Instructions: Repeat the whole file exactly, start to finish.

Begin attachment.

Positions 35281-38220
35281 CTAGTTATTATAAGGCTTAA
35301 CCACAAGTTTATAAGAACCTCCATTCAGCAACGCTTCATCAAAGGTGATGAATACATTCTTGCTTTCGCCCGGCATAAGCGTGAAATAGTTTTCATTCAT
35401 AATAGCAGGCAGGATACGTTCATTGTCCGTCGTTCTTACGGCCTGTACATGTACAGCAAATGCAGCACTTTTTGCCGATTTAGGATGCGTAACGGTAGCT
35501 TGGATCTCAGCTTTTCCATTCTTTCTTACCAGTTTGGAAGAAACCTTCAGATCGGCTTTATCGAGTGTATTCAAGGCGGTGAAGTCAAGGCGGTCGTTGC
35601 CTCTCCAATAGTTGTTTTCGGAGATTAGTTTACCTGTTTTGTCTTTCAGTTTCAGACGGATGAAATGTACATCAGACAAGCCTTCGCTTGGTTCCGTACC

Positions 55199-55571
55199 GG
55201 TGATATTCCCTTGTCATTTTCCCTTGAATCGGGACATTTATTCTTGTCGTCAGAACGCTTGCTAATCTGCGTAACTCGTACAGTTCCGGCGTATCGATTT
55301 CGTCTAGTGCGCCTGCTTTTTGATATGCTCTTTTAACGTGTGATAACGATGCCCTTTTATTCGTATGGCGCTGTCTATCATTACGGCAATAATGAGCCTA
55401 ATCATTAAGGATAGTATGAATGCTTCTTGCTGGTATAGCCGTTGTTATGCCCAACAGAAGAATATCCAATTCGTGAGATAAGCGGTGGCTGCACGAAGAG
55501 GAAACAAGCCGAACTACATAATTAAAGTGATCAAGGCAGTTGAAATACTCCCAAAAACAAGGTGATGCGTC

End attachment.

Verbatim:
Positions 35281-38220
35281 CTAGTTATTATAAGGCTTAA
35301 CCACAAGTTTATAAGAACCTCCATTCAGCAACGCTTCATCAAAGGTGATGAATACATTCTTGCTTTCGCCCGGCATAAGCGTGAAATAGTTTTCATTCAT
35401 AATAGCAGGCAGGATACGTTCATTGTCCGTCGTTCTTACGGCCTGTACATGTACAGCAAATGCAGCACTTTTTGCCGATTTAGGATGCGTAACGGTAGCT
35501 TGGATCTCAGCTTTTCCATTCTTTCTTACCAGTTTGGAAGAAACCTTCAGATCGGCTTTATCGAGTGTATTCAAGGCGGTGAAGTCAAGGCGGTCGTTGC
35601 CTCTCCAATAGTTGTTTTCGGAGATTAGTTTACCTGTTTTGTCTTTCAGTTTCAGACGGATGAAATGTACATCAGACAAGCCTTCGCTTGGTTCCGTACC

Positions 55199-55571
55199 GG
55201 TGATATTCCCTTGTCATTTTCCCTTGAATCGGGACATTTATTCTTGTCGTCAGAACGCTTGCTAATCTGCGTAACTCGTACAGTTCCGGCGTATCGATTT
55301 CGTCTAGTGCGCCTGCTTTTTGATATGCTCTTTTAACGTGTGATAACGATGCCCTTTTATTCGTATGGCGCTGTCTATCATTACGGCAATAATGAGCCTA
55401 ATCATTAAGGATAGTATGAATGCTTCTTGCTGGTATAGCCGTTGTTATGCCCAACAGAAGAATATCCAATTCGTGAGATAAGCGGTGGCTGCACGAAGAG
55501 GAAACAAGCCGAACTACATAATTAAAGTGATCAAGGCAGTTGAAATACTCCCAAAAACAAGGTGATGCGTC